with a father who oversees a family foundation on parenting skills and a
grandfather who was a Top Gun pilot and four-star Navy admiral.
At his signing day in Buffalo, a high school band played the Washington
State (Drew's alma mater) fight song. Three thousand fans showed up at
the Bills offices in Orchard Park. Hundreds more lined the street to the
doctor's office where Bledsoe had his physical. In one day, the season
ticket base grew by another 1,500. "I grew up watching Bills games on
TV, the great quarterback duels between Marino and Kelly," says Bledsoe.
"Playing here, Bills fans were always the loudest and the best. I never
thought the Patriots would trade me within the division. I can't believe
I could have wound up anywhere more perfect."
It didn't hurt that in Eric Moulds, rookie Josh Reed and Peerless Price,
Bledsoe had some exquisite playmates to receive his downfield rockets.
Or that the Bills drafted massive 370-pound OT Mike Williams out of
Texas to protect his back, not to mention front. Or that Kevin Gilbride
-- one of the founders of the old run 'n shoot -- was in place as
offensive coordinator. Or that Buffalo head coach Gregg Williams was an
unabashed admirer. "Just to watch Drew on the sideline is electric,"
says Williams. "You can feel this guy's confidence and charisma. But the
one part of his leadership that's overlooked is that he's such a great
listener. Drew takes input from everybody and fits it into the game
It was also significant that the huge spread of land (farmhouse and pond
included) Bledsoe purchased in rural East Aurora, N.Y., reminded his
whole family of out West, both their off-season ranch in Montana and
back home in Walla Walla. "Other than there's no snow-capped mountains,
I'd swear I was in the same county," says his dad, Mac, who visits
often. "Drew loves the look in western New York, the feel, just the way
the people are. You ride down the street and wave, and folks actually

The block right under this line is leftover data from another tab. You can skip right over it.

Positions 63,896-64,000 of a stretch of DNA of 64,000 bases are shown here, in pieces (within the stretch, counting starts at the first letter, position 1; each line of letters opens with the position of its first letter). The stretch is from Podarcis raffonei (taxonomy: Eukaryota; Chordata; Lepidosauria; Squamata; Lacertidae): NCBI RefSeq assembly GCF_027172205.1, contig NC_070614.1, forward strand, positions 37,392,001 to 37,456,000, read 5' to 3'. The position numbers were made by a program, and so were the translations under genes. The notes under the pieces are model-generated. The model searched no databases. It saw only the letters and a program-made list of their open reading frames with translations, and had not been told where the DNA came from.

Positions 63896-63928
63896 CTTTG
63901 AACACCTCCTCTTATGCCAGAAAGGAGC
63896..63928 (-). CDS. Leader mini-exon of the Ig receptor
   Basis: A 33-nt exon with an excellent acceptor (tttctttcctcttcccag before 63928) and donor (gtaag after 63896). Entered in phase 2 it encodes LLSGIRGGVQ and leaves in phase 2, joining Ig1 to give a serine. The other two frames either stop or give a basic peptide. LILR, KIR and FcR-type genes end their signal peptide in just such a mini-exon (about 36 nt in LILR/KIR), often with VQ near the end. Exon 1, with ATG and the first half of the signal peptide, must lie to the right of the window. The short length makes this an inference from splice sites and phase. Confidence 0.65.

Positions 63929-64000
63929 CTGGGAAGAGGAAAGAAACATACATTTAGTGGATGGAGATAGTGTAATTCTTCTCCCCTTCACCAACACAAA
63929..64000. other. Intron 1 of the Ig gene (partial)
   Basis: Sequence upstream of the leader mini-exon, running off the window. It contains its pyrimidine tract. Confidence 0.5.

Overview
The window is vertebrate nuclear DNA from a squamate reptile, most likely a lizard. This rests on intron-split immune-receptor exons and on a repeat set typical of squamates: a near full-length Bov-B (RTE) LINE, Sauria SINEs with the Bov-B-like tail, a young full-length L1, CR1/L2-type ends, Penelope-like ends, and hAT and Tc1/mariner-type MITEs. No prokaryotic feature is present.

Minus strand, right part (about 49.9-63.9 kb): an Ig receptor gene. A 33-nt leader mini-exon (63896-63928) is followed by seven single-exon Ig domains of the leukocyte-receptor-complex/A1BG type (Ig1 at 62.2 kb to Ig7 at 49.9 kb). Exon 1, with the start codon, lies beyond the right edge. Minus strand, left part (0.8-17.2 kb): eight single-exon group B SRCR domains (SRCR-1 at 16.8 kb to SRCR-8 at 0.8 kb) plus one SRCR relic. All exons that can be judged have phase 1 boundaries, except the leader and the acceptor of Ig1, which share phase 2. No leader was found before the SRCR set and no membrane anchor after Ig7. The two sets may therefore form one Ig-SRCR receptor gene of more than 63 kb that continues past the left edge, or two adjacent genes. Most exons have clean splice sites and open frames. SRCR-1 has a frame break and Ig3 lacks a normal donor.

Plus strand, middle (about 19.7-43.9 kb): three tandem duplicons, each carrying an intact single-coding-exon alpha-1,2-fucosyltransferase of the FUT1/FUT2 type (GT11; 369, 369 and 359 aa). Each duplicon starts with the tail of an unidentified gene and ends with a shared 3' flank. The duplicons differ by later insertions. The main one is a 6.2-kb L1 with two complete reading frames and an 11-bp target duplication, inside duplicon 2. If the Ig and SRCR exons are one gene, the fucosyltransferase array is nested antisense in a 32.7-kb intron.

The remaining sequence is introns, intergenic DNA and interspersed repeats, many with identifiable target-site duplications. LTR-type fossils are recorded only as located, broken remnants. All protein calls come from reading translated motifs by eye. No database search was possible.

wave back. And not with their middle finger."
Back in Boston ("You've got to get out of there," Bledsoe recently told
a nonfootball friend, "it's the most negative place in the world"), our
Other Hero has experienced additional changes. No more Brady sightings
at the local Chili's, whose customers used to ignore him rather than
contribute standing ovations. But plenty more camouflage caps,
sunglasses and tinted car windows. "I was naïve before," Brady says.
"Now, I'm a little hardened by all this." He also had to be chagrined
that his roommate and best friend on the team, defensive end David
Nugent, was unceremoniously cut by Belichick. So much for keeping your
Happy Guy happy.
The baby of the San Mateo, Calif., Brady bunch, Tom recently welcomed a
new tenant to his condo: his sister, Nancy 26, a Cal- Berkeley grad who
has moved cross-country to serve as his "assistant" after working in the
biotech industry. Another sister, Julie, 28, is soon to move in as well.
"Will they cramp his style?" says Tom Brady Sr. "I wouldn't be a bit
surprised. As Tommy says, 'Yeah. Nothing like having a pair of older
sisters checking out your every move.' But these down times are good for
him. He's always been on this high profile curve. Tommy's growing up and
he's always made good decisions."
"Sticking Tara Reid's head in your shirt after throwing nine picks won't
cut it in Boston," says a Patriot patriot. "I saw the Golden Boy out at
the movies a few weeks ago. You can bet he's lost that routine already.
This game coming up? New England will go nuts. Did they get rid of the
right guy or the wrong guy? If Bledsoe and Buffalo beat the Pats, Brady
will be sending out for his movies at Blockbuster until forever."
-philw (this is BETTER than the Tuner Bowls!!!)